BoE Governor outlines plans for a ‘new economy’

In his recent speech at Mansion House, Mr Carney addressed what he saw as an emerging ‘new economy’, that would be driven by a ‘new finance’.  He outlined measures taken by the Bank of England to enable the digital economy, ensure the resilience of the financial system and support the UK’s transition to a carbon-neutral economy. With respect to this, he announced the publication of recommendations made by Huw van Steenis on the future of  the UK’s financial system, including how the Bank could support innovation while promoting resilience, and the Bank’s response to these recommendations.

To enable this ‘new economy’, the Bank endorsed the Payments Strategy Review and has embarked on a rebuild of the RTGS system. This rebuild includes opening up access to the Bank’s payment services to non-bank PSPs, API access to users to read and write payments data, the implementation of a system to tag each payment with information in a globally standardised format and a revised supervisory regime for RTGS settlement account applications. These actions are expected to streamline the payment system and accommodate the advancements in technology.

Mr Carney also announced the Bank’s plans to consult on opening access to its balance sheet to new payment providers to improve the transmission of monetary policy and increase competition, as well as the potential use of the international stablecoin ‘Libra’, backed by reserve assets in a basket of currencies including sterling, to promote financial inclusion.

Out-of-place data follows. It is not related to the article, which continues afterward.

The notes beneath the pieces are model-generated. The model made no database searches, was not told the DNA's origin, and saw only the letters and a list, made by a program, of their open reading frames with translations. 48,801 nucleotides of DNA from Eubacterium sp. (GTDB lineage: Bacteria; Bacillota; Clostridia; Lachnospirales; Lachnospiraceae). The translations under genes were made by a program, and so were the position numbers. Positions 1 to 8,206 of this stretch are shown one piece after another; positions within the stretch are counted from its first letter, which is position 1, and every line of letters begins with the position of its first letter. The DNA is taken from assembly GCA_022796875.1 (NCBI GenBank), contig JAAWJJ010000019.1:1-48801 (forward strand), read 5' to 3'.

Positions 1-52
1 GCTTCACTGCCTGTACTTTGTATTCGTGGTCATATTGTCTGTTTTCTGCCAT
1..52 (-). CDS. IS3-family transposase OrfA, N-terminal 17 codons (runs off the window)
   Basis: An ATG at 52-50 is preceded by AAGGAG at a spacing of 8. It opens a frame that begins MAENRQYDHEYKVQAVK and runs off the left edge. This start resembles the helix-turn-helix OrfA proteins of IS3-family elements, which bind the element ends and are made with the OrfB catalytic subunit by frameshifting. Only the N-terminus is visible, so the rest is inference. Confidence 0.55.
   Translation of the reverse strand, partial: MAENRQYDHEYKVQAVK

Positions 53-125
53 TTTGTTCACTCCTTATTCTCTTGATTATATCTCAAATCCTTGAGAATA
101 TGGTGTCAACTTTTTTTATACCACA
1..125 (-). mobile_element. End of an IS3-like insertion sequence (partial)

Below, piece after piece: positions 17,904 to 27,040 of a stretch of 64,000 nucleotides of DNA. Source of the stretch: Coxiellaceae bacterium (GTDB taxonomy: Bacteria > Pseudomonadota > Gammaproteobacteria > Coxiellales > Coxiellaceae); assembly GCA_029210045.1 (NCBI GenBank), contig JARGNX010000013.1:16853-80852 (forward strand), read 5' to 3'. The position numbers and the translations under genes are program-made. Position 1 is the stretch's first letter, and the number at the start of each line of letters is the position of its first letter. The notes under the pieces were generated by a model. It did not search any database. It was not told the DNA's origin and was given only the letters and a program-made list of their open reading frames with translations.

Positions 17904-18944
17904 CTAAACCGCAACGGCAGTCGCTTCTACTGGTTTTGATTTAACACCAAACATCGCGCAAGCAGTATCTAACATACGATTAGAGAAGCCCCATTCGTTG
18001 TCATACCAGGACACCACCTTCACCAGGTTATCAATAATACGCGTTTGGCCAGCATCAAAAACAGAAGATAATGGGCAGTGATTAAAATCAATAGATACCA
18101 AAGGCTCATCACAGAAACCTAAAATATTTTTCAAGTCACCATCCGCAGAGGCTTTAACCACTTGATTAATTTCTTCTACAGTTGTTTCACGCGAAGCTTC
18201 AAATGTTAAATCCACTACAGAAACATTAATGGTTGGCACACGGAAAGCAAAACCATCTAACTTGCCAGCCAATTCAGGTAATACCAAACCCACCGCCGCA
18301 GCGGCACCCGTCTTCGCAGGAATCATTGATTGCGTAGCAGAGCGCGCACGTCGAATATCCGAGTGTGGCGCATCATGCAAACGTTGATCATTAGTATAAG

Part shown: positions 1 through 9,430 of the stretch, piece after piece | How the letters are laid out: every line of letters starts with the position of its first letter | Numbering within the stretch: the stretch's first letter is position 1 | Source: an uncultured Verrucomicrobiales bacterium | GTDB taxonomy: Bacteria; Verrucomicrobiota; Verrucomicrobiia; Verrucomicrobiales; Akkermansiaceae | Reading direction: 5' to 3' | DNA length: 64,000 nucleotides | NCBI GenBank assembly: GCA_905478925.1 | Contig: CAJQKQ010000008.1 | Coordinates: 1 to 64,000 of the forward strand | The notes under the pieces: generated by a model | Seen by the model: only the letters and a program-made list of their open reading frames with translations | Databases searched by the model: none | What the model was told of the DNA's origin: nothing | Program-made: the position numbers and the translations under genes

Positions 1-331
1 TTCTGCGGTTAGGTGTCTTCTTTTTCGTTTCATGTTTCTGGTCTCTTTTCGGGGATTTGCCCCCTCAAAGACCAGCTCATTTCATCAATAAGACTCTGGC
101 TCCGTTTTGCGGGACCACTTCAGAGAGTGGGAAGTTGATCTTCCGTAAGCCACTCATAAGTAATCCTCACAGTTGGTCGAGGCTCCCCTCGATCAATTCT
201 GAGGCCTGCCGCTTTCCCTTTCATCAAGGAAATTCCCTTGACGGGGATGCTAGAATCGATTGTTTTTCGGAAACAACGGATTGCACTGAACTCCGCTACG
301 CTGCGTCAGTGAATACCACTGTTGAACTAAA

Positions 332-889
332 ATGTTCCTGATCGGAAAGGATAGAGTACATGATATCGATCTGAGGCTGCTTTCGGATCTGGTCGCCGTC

The Bank will also support more lending to SMEs through an open platform, implementing the recommendations from Professor Jason Furman’s Digital Competition Panel report on how to extract value from data and promote competition. Although the Bank will not build this platform, it will help in its development through the use of a Legal Entity Identifier (LEI) to tag payments on the RTGS system and will submit a response on how to develop an open platform for competitive SME finance to the Smart Data Review.

The Bank will also seek to strengthen the resilience of the systems, through the use of general purpose technologies such as Cloud and AI. In this regard, the PRA will issue a Supervisory Statement in the autumn to set out its supervisory approach. Also, in conjunction with the FCA, the Bank will hold a forum to discuss the results of a survey conducted on the use of AI in finance and determine an appropriate supervisory approach.

Mr Carney also announced a review to be conducted in consultation with banks, insurers and financial market infrastructures, to explore the transformation of hosting and use of regulatory data over the next decade. The Bank will also collaborate with firms and the tech sector to identify ways to improve on how it interprets information, using AI and ML.

In its drive to support the transition to a carbon-neutral economy, the Bank will adopt the TFCD recommendations and hopes to reduce its carbon footprint by almost two thirds by 2030. Furthermore, the FPC and PRC will stress test the UK financial system to assess its resilience against different climate pathways.

It is expected that by taking these actions, the Bank can enable the ‘new economy’, encourage greater competition and strengthen the resilience of the financial system.


Alex Louch